|Who, age||What||Where||When||Last known address|
|Grover Junior Kegley, 40||12 miniature horses, 1 pony seized, 1 horse dies||
|July 28, 2006|
|Type of Crime||Other Crimes||#/Type of animal(s) involved||Case Status||Next Court Date|
Grover Junior Kegley, 40, of Route 1, Nickelsville – charged with 13 misdemeanor counts of cruelty to animals involving miniature horses and ponies, pled guilty to four counts on August 10th during his appearance in Scott County General District Court before Judge Larry Lewis. Kegley’s fate on the additional nine charges will be decided by Judge Lewis after he reviews briefs filed by attorneys on both sides. Judge Lewis is expected to render a decision on final charges on September 5th.
Kegley was charged July 28th with the counts dealing with 12 miniature horses and one pony discovered during the execution of a search warrant on his property in the McConnell Hollow community.
During the trial, Scott County Animal Control Officer Rick Barger testified he had received a complaint on July 27th of a pony that was suspected to be living in a horse trailer for as long as two years. Barger stated he observed the pony in the trailer putting his nose through the slats and found other miniature horses on the property in need of medical attention. He further stated that he obtained search warrants and notified the State Veterinarian’s Office and the Commonwealth Attorney’s office. Barger testified that the pony in the trailer had apparently not been taken out of the trailer for some time – grass had grown up around the horse trailer that had plywood walls.
A search of Kegley’s property revealed a total of 13 horses in various stages of health. Three miniature horses were found very emaciated and one had difficulty walking. Veterinarian Dr. David Redwine examined one of the horses at the site after it fell down. Veterinarian Dr. Bill Fuller had examined the same horse a few days later after it suffered from seizures. Dr. Redwine looked at all the horses as they were loaded onto horse trailers and taken off the property.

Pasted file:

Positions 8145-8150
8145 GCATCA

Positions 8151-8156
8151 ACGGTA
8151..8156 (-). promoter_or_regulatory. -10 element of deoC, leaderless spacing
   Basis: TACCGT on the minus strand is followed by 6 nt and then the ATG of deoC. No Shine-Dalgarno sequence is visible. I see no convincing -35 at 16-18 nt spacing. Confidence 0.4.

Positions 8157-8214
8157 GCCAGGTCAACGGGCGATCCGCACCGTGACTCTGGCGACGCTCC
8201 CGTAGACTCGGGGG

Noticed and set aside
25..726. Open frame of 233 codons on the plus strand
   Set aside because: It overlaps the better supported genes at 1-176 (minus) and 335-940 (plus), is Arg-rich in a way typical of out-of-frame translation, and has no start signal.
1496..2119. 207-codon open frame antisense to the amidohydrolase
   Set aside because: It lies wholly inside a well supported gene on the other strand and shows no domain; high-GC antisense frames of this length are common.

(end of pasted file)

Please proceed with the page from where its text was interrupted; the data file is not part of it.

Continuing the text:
The Scott County Regional Horse Association has all of the horse currently in the custody of their members. One of the horses died since it was removed but the others remain in fair to good shape.
Dr. Redwine testified that some of the horses in the third field looked better than others. He described them as strong but hard to restrain. He further stated that grass food was available for the horses but could not say if he saw grain bins or pans. Dr. Redwine further testified that the pony in the trailer had adequate body condition – neither fat or thin, and referred to it as free spirited, rather than wild. He did state that the pony could possibly require long-term care because it had long, overgrown hooves. Judge Lewis asked Dr. Redwine if the case only involved the seven horses in the larger field, would he have found anything wrong and Dr. Redwine replied no, he would not have.